That guy shoots about as well as a Star Wars Stormtrooper… 8 rounds at 30 feet and none on target… criminy, was the dog a teacup poodle?

    Remember when all the uber pro-gun folks were talking about how cars are more dangerous than guns? Can we at least have a proficiency exam, like we do for cars, for owning guns?

    • Submitted by jason myron on 10/29/2014 - 01:47 pm.

      That’s why it’s always high comedy

      when after a mass shooting, gun advocates start squawking about how different it would have been if only there was a “good guy” with a gun nearby. Trained police only hit their target in a live situation 25% of the time. I’m supposed to breath easier that Mr. Suburban Packer Backer here has the ability to jump into the fray and squeeze off a few rounds? No thanks…

  6. Submitted by E Gamauf on 10/29/2014 - 11:22 am.

    Door-to-door meat salesman

    Bank fraud – involving a bank supervisor doesn’t bode well for the meat wagon.

  7. Submitted by Todd Hintz on 10/29/2014 - 12:06 pm.

    College Administrators

    As economist Richard Vedder, director for the Center for College Affordability and Productivity has noted, if the ratio of nonteaching university professionals to faculty in 2010 was as it were in 1976, there would be 381,456 fewer college administrators today.”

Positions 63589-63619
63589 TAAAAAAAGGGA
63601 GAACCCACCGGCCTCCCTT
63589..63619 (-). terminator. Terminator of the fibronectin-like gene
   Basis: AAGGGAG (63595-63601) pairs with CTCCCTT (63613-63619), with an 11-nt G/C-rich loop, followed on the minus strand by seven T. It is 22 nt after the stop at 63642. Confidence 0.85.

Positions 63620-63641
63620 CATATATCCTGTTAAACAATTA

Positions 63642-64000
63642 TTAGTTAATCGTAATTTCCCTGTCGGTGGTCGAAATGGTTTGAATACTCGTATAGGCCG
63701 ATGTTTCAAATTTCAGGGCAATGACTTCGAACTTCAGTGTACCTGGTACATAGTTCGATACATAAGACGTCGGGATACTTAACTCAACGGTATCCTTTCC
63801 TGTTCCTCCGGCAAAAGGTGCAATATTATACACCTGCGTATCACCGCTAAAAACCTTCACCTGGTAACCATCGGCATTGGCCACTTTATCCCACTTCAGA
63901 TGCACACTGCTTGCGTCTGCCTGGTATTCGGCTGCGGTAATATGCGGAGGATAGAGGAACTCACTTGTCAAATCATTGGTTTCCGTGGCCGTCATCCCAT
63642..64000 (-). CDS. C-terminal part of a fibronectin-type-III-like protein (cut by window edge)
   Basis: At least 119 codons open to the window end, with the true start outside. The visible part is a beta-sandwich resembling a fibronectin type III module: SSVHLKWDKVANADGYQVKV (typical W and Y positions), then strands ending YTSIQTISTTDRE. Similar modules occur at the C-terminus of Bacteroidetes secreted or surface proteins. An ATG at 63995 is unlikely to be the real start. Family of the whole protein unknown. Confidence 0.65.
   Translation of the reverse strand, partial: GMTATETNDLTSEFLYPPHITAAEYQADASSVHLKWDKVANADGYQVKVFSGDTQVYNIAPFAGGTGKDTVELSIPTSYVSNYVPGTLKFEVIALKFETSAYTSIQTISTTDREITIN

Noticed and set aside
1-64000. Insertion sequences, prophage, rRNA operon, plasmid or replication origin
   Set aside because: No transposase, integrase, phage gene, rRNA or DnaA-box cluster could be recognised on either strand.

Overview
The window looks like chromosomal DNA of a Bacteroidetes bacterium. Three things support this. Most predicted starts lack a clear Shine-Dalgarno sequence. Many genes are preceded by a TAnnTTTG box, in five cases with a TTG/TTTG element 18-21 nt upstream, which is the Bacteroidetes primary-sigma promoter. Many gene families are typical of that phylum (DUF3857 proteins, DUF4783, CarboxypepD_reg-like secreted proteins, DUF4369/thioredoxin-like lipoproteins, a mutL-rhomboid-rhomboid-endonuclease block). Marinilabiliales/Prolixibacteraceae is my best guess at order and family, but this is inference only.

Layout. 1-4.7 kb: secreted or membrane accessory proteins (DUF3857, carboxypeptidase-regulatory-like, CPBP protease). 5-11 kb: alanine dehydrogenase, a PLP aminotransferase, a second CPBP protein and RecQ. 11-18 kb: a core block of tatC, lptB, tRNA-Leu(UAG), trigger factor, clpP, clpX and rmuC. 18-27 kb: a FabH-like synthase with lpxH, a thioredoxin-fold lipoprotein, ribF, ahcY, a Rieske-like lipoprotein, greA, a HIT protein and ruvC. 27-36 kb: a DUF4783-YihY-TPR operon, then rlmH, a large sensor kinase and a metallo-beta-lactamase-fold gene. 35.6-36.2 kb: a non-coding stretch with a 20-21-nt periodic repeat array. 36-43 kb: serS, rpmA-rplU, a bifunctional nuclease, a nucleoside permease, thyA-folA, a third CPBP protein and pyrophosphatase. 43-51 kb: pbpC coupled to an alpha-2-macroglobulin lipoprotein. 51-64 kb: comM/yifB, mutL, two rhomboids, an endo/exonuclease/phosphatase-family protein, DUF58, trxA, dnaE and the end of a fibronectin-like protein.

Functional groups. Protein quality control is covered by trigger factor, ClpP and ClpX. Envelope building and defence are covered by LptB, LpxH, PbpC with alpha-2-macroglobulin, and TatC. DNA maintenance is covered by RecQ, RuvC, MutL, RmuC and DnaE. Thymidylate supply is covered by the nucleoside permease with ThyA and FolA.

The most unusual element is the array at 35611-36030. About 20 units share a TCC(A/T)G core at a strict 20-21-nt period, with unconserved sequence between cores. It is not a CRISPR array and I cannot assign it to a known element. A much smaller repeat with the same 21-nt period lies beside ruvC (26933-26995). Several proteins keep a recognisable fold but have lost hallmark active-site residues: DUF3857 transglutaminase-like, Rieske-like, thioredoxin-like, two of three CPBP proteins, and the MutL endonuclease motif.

Big deal. Unless you were a large university with a mainframe, you didn’t have jack for an IT staff back in 1976. 380,000+ people just for IT sounds like a drop in the bucket to me given the way computers and the internet have infused their way into society in 2014.

    I work in a theater and we had zero IT staff in 1976. No we have three people, not including the people who handle social media in the Marketing Department, the SAN (storage area network) to handle all the files the Sound Department stores, wireless access for the Lighting Department so they can control their boards, and so on. All that adds to overhead.

    The article is too light on details and nuanced evaluation and too long on silly soundbites. The dumbing down of America continues, one article at a time.

  8. Submitted by Susan Lesch on 10/29/2014 - 12:41 pm.

    TCF Bank Stadium

    How soon we forget? The Shakopee Mdewakanton gave the university over 10 million dollars to build TCF Stadium and set up a scholarship. It was the biggest gift in Gopher sports history.

    http://www.mprnews.org/story/2007/10/19/stadmoney